Use the off-season to improve your freestyle stroke with this three-part series from swimming all-star Sara McLarty. Read part one about the reach portion of the stroke here, part two about the pull and finish here and then check out part three featuring the recovery and entry below.
The recovery phase of the freestyle stroke is aptly named because it is an effortless and relaxed movement. The priority of the recovery is to quickly and efficiently return the arm to a streamlined position in front of the body after exiting the water. After the underwater finish, lift the elbow and swing it forward. Relax most of your forearm until it is almost completely straight in front of the shoulder. Without pausing or slowing down, let everything drop into the water with fingertips pointing forward.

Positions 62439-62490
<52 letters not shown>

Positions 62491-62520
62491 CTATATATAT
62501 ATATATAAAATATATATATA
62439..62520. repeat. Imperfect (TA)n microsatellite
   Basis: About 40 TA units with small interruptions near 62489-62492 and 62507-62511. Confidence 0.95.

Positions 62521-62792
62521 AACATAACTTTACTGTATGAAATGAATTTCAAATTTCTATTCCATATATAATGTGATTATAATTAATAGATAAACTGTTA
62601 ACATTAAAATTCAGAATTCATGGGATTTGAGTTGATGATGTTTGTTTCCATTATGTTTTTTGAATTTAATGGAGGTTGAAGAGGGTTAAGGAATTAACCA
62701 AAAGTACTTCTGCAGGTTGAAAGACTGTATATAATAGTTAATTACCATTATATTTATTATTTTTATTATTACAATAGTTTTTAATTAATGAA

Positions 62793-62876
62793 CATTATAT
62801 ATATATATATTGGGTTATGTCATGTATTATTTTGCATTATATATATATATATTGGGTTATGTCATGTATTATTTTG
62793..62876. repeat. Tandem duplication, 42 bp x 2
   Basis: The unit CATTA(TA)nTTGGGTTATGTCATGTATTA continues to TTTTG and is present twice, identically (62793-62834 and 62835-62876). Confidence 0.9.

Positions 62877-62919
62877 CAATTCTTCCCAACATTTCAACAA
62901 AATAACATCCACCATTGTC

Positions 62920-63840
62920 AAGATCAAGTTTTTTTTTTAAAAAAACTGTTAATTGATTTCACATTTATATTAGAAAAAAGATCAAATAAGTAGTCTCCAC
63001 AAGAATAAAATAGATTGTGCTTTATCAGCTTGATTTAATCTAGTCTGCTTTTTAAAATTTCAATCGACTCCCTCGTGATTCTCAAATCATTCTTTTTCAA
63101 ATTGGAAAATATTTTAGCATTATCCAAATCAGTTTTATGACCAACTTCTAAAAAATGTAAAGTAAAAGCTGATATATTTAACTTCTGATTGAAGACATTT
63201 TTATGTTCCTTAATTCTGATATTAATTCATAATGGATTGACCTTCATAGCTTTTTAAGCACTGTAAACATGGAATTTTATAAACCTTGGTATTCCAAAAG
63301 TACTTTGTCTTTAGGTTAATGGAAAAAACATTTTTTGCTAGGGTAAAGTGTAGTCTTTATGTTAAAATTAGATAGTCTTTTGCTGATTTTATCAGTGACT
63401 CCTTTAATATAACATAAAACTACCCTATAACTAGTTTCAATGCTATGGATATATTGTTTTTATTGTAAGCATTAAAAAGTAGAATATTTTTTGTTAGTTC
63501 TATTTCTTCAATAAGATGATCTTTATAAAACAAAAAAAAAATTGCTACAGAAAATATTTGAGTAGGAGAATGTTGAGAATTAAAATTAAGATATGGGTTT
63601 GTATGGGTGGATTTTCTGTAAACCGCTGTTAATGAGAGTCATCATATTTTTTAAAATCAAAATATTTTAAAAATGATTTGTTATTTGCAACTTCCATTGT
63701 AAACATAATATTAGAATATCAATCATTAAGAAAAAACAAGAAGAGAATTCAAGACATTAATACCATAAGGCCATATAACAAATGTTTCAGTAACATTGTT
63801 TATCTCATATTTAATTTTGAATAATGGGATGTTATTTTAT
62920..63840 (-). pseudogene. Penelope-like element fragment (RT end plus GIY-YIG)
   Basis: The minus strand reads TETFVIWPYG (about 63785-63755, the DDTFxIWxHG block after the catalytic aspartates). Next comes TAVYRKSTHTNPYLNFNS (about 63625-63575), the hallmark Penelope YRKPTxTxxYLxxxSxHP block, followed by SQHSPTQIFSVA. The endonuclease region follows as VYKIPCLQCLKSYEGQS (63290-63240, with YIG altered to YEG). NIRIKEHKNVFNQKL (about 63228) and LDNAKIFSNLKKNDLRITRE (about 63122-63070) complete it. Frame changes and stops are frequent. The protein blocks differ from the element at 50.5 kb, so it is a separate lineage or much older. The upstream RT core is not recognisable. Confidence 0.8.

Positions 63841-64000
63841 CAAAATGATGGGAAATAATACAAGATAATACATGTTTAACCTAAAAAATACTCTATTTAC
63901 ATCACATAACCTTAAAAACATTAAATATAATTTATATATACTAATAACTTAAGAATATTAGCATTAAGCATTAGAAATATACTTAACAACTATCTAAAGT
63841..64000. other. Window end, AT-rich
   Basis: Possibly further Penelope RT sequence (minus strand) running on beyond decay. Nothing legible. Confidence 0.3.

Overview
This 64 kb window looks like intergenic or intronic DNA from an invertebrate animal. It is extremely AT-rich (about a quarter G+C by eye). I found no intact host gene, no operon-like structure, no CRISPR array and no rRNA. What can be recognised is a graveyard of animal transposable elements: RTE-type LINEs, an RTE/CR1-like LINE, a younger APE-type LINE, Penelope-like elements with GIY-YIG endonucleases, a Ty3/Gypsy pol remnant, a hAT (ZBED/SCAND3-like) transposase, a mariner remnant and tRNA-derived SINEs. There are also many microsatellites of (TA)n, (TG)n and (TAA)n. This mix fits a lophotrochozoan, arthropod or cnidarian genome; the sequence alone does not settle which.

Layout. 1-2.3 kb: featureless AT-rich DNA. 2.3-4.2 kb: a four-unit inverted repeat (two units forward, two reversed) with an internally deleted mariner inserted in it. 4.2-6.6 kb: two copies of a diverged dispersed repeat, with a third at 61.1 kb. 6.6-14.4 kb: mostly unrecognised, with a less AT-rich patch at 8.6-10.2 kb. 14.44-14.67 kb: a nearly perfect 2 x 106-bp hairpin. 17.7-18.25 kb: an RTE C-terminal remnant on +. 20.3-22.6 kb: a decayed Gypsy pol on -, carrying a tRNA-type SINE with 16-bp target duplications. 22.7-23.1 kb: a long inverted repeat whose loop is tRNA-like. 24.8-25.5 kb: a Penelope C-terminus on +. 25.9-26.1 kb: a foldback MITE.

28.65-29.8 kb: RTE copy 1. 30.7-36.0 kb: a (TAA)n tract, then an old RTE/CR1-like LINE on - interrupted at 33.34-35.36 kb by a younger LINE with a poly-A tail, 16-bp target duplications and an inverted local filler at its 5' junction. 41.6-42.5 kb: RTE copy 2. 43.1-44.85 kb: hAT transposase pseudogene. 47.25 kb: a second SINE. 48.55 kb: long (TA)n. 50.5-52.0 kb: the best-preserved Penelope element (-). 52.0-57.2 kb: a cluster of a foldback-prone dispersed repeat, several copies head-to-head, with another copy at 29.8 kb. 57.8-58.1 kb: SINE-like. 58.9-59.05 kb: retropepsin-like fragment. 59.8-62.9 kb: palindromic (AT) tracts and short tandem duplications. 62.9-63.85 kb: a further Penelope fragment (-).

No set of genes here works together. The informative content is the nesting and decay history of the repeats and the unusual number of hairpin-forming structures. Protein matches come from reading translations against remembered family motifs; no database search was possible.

• Have a high-elbow recovery with fingertips near the surface of the water.
• Make this a quick and almost thoughtless motion for greatest efficiency.
• Listen for a “plop” when your hand and arm drop into the water.
• Try to lead with your hand. Instead, drive your elbow forward to start the movement to avoid shoulder pain.
• Keep your hand near your body during recovery. Let it swing wide.
• Gently set your hand in the water. Let your entire arm splash as it enters.
Fingertip Drag Drill:
During the recovery portion of the stroke, keep your fingertips in the water. As you move your arm forward, drag your fingertips through the water. This will reinforce a high elbow and low fingertip recovery. The difference between this drill and actual swimming is 2 inches. During the drill, your fingertips are 1 inch below the surface. During regular swimming, your fingertips should be about 1 inch above the water.